In what is being called a landmark precedent for accessibility, Federal District Court Judge Marilyn Hall Patel ruled on Thursday, September 7th, that a retailer may be sued if its website is inaccessible to the blind. Target had filed for a dismissal by arguing that no law requires them to make an accessible website. The Court denied this motion and held that both federal and state civil laws apply to a website.
Some legal “mumbo-jumbo” for the wanna-be lawyers:
“The court held: “the ‘ordinary meaning’ of the ADA’s prohibition against discrimination in the enjoyment of goods, services, facilities or privileges, is that whatever goods or services the place provides, it cannot discriminate on the basis of disability in providing enjoyment of those goods and services.” The court thus rejected Target’s argument that only its physical store locations were covered by the civil rights laws, ruling instead that all services provided by Target, including its Web site, must be accessible to persons with disabilities.”
Basically, Target tried to argue that accessibility only applied to the physical locations and not the website. The court disagreed saying that all services must be accessible to “persons with disabilities.”
While this is only a ruling on a plea for dismissal, and not the actual case decision, it is interesting to note that this court is NOT making a distinction between a physical store and its website. This is critical to the case that the National Federation of the Blind is making.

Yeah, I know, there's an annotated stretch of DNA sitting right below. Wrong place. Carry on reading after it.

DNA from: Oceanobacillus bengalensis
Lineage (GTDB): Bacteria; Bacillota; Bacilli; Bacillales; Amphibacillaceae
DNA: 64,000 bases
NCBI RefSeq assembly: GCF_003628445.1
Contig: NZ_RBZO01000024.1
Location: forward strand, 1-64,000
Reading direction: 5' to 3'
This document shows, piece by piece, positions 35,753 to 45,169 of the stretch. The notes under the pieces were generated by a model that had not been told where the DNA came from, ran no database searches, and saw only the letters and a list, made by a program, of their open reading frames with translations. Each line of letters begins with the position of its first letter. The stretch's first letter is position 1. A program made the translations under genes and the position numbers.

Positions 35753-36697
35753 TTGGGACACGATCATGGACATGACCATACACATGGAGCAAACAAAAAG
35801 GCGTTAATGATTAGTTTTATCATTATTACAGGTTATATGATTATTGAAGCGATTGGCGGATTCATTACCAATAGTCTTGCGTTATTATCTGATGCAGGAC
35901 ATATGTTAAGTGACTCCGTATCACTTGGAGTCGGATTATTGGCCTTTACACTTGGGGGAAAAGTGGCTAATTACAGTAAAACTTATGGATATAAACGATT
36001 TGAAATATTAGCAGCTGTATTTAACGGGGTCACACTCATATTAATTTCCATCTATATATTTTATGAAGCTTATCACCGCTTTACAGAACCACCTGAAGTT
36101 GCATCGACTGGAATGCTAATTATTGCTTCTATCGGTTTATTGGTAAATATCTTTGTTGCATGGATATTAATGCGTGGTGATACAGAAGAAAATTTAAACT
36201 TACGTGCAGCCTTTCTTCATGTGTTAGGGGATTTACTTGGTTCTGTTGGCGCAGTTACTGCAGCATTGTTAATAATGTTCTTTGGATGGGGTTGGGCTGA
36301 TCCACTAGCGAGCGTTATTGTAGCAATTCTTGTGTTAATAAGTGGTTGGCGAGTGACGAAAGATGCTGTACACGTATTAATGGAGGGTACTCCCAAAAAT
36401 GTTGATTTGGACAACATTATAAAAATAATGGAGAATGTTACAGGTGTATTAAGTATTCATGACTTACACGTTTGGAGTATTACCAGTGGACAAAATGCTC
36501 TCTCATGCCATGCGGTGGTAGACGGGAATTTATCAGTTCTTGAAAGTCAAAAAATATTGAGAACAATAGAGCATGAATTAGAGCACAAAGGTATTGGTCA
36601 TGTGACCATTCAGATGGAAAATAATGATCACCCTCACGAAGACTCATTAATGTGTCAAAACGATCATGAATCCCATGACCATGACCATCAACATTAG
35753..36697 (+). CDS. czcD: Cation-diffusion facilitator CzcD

The ruling is based more on California’s civil laws than the Federal accessibility laws, as Target specifically challenged the interpretation of civil rights laws in application to the Internet. Again, I see this as more of an interesting interpretation than a “landmark”. It’s more like legal wrangling of the terms and specific laws, codes, and issues involved, which is typical.
The main cause of this issue is that the Target.com website does not employ the use of ALT atributed in the design of the site. The absense of the ALT attributes are so eggregious, that in some cases vital information to a shopper is lost if they are not able to see the images. Sales, discounts and free shipping offers are contained in graphic text, and are not read by screenreaders.
The National Federation of the Blind approached Target about this issue in May of 2004, but after 10 months of negotiotions Target was unwilling to change the website. For something as simple as ALT attributes, it seems silly.
My take on this . . .
The last thing I think we need is a bunch of lawsuits on the heels of this one – ‘sue websites just because we can’. I tend to side with the free enterprise system where the consumer votes with his money. If web retailers are willing to ignore a large segment of the population, then they will pay the price in lost sales. It is my hope that someone will be creative enough to build something better, rather suing companies to make them change.
Invention is much better than coercion.